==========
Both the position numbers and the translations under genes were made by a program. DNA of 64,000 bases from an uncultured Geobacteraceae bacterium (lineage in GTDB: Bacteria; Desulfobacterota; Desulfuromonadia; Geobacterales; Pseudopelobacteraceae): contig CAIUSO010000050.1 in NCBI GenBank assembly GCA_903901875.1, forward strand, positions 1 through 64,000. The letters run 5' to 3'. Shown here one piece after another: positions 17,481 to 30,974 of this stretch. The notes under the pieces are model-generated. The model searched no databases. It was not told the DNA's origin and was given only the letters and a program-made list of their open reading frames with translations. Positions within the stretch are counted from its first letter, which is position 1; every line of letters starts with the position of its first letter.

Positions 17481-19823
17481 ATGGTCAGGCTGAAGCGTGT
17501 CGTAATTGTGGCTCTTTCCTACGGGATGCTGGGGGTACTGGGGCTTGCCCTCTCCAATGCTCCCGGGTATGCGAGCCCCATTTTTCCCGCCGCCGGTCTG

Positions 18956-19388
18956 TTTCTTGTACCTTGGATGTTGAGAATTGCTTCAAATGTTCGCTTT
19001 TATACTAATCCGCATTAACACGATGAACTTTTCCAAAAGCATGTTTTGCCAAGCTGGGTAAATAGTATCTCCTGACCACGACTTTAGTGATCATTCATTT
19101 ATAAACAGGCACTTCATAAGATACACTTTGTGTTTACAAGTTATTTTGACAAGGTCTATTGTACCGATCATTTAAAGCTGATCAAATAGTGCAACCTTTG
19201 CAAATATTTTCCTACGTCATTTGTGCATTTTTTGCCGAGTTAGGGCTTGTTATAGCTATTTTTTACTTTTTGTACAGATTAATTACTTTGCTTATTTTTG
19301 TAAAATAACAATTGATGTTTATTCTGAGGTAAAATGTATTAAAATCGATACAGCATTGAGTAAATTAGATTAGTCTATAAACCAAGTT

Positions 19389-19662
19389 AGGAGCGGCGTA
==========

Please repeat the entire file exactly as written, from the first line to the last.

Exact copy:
Both the position numbers and the translations under genes were made by a program. DNA of 64,000 bases from an uncultured Geobacteraceae bacterium (lineage in GTDB: Bacteria; Desulfobacterota; Desulfuromonadia; Geobacterales; Pseudopelobacteraceae): contig CAIUSO010000050.1 in NCBI GenBank assembly GCA_903901875.1, forward strand, positions 1 through 64,000. The letters run 5' to 3'. Shown here one piece after another: positions 17,481 to 30,974 of this stretch. The notes under the pieces are model-generated. The model searched no databases. It was not told the DNA's origin and was given only the letters and a program-made list of their open reading frames with translations. Positions within the stretch are counted from its first letter, which is position 1; every line of letters starts with the position of its first letter.

Positions 17481-19823
17481 ATGGTCAGGCTGAAGCGTGT
17501 CGTAATTGTGGCTCTTTCCTACGGGATGCTGGGGGTACTGGGGCTTGCCCTCTCCAATGCTCCCGGGTATGCGAGCCCCATTTTTCCCGCCGCCGGTCTG

Positions 18956-19388
18956 TTTCTTGTACCTTGGATGTTGAGAATTGCTTCAAATGTTCGCTTT
19001 TATACTAATCCGCATTAACACGATGAACTTTTCCAAAAGCATGTTTTGCCAAGCTGGGTAAATAGTATCTCCTGACCACGACTTTAGTGATCATTCATTT
19101 ATAAACAGGCACTTCATAAGATACACTTTGTGTTTACAAGTTATTTTGACAAGGTCTATTGTACCGATCATTTAAAGCTGATCAAATAGTGCAACCTTTG
19201 CAAATATTTTCCTACGTCATTTGTGCATTTTTTGCCGAGTTAGGGCTTGTTATAGCTATTTTTTACTTTTTGTACAGATTAATTACTTTGCTTATTTTTG
19301 TAAAATAACAATTGATGTTTATTCTGAGGTAAAATGTATTAAAATCGATACAGCATTGAGTAAATTAGATTAGTCTATAAACCAAGTT

Positions 19389-19662
19389 AGGAGCGGCGTA